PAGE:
(from blog post) Hi everyone - its been quite a while since I've posted and I'm currently a student at Georgia Tech (bio major; yes highly ironic considering I'm not an engineering student AND writing on a musical community blog)
Many summers ago I had the opportunity to take a very, very brief apprenticeship for a local violin maker and I loved every aspect of it, so now I'm currently working on building my own personal instrument as a more of something-I-should-have-done-with-my-life-instead, which also raises new questions diving into the construction.
While many regard the violin as "perfect", it also has its tendencies and flaws like every other natural thing in the world (projection, frequency response, wolftones/frequency overloading, etc.), and its within human nature to try and improve it (I mean, someone sat down a long time ago and put together something nice that vaguely resembles the modern day instrument and before that baroque violin or lute)
Does anyone know of design implications they thought of but is 'outside traditional design"? Yes, it'll be my first instrument and my workmanship won't be great, but I hope these new ideas will amount to something truly unique and special rather than just copying for 'a first violin'. Along my line of thought on my current blueprints (which I won't try to spoil until I'm finished), ideas such as another bass bar on the back, placement of f-holes, thickness of plates, transfer of sound around the body, shape?
Any ideas are greatly appreciated to be contemplated!
A friend of mine, Charles Woods, took up violin making about 15 years before he retired from his real job (27 or 28 years ago) as a mechanical engineer. I bought his 11th violin in 1990, but it was "commandeered" by my granddaughter in 2005 when she was 16 after 10 years of violin lessons. I subsequently purchased a viola and another violin that Woods made. He is now about 81 years old and has completed 101 instruments including 3 cellos, about 12 violas and 86 violins. I think he has sold them all - except for the last violin (I don't know about that one). In addition to being "self-taught" Woods has also attended violin-making workshops and actually won an award for tone for a viola he made early in his 2nd career. I don't think he entered any other competitions.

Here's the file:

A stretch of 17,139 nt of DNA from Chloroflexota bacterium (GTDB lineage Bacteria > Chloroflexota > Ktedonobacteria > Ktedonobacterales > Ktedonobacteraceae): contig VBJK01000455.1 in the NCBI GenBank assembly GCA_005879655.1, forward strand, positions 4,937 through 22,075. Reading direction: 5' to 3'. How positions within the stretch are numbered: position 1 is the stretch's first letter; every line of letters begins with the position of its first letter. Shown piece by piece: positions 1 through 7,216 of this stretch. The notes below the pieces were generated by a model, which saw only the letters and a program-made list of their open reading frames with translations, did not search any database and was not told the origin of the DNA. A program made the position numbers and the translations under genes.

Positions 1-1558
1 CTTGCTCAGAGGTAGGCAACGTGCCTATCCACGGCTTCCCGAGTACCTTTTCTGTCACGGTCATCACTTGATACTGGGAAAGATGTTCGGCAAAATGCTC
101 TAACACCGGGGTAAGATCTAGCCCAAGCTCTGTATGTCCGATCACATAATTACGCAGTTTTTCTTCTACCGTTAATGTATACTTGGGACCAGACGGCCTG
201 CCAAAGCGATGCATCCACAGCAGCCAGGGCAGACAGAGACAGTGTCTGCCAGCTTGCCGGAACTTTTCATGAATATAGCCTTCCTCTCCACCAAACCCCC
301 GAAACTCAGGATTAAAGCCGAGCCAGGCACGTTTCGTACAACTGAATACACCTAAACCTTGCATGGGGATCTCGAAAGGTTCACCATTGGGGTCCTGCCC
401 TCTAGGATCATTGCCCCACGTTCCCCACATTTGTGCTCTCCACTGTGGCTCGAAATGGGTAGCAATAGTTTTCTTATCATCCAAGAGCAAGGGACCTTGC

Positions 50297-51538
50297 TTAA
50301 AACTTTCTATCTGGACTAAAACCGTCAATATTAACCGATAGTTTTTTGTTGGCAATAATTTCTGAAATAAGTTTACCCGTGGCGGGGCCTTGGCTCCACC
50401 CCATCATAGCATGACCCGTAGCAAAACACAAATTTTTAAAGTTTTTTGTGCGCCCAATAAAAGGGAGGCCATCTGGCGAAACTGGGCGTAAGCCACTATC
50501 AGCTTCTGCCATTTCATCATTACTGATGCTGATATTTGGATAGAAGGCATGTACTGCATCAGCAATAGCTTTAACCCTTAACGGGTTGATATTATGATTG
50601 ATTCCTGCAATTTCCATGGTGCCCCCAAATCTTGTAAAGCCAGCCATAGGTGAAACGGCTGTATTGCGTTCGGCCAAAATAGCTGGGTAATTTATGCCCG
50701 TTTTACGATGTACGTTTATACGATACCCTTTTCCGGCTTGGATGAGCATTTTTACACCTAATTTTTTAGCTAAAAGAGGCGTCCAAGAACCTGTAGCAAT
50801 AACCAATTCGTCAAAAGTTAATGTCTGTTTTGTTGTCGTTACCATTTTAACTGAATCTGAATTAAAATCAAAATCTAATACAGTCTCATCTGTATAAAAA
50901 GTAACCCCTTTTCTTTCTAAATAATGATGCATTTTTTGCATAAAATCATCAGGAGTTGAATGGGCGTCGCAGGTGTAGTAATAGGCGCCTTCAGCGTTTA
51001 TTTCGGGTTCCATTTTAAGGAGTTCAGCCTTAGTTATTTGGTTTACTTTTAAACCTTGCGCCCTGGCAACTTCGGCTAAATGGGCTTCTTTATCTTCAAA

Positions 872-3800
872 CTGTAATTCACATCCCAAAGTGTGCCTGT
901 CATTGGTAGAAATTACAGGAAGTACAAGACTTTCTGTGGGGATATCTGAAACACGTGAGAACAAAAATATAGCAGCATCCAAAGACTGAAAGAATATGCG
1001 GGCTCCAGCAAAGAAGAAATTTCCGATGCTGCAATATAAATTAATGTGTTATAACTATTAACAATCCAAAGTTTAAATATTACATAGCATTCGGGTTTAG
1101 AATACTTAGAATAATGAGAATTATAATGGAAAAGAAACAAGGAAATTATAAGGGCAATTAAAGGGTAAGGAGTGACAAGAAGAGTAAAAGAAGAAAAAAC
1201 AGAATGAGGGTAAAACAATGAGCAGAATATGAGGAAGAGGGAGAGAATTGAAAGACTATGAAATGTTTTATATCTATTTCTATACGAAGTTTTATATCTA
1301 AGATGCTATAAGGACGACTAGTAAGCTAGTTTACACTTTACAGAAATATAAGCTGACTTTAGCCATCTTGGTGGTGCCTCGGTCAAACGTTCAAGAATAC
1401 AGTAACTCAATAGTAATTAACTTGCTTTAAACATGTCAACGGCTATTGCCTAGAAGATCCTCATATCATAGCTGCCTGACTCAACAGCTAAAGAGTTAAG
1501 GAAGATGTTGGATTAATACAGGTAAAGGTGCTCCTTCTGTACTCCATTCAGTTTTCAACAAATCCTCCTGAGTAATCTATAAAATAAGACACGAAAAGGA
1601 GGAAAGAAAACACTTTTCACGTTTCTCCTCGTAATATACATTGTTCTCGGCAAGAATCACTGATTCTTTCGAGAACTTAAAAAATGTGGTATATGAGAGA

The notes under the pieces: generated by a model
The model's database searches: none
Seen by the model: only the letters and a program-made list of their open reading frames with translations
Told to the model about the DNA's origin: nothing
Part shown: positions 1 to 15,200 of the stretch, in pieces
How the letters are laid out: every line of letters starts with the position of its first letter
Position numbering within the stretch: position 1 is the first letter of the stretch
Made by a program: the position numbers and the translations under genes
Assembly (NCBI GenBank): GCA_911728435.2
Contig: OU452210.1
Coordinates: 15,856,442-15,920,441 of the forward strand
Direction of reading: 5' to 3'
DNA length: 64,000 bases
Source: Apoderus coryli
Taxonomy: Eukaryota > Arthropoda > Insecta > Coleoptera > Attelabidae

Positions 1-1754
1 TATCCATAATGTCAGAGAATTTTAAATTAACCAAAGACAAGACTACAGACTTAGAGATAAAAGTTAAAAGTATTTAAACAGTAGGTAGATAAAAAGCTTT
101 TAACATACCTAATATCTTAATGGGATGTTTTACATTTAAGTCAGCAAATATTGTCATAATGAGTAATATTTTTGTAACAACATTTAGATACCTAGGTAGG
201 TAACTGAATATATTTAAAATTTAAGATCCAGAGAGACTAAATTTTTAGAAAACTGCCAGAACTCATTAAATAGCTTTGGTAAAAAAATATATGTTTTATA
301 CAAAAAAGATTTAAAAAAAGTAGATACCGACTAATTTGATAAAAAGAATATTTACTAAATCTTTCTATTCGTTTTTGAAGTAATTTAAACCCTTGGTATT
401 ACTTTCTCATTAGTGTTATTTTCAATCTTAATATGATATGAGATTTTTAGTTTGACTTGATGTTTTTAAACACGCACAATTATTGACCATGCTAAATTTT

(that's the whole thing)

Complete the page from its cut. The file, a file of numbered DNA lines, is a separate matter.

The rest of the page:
There has been anything possible.
Study the physics of how the violin works. A second bass bar on the back will do nothing positive.
You might also want to take this question to Maestronet, where a lot of luthiers hang out.
Standard violins seem to work well.
If you want to make violins, learn how to make them in the orthodox way first. It is better knowing how the traditional violin is made prior to develop something new.
While they are in a minority, I often have customers that will pick an ugly violin because it is cheaper and still sounds good, so not everyone rejects everything that is not beautiful IMHO.
Before you go too far down the rabbit hole of wondrous new violin inventions, keep in mind that certain dimensions of the violin are the value they are because it has to be played by an actual human and has to use available strings.
I've noticed (on violas again) that wide bottoms with narrow shouders (e.g. Tertis model) can give a boomy bass and a reedy treble. Curiously, Sabatier's assymetrical 3-cornered model seems to avoid this by reducing top
A viola is a bit different as the wavelength/dimension ratio is different.
You can make calculations that seem right. In order to try them out you'll need to experiment.
Btw, I have seen and played violins and violas by Julius Zöller. Did anybody have a cello in his hand?
I really like the simplified corners of this one:
Though all kinds of things have been tried, the "ideal violin" sound still seems to come from violins with rather conventional construction and dimensions. You might "improve" on this sound somehow, but then it may no longer conform to the sound which is considered "the ideal", so there's a very high probability that it wouldn't be considered an improvement.
What I was going to say, Luis said first, so I won't repeat it. There are really good reasons why golden period Strads have been the standard violin design for centuries now.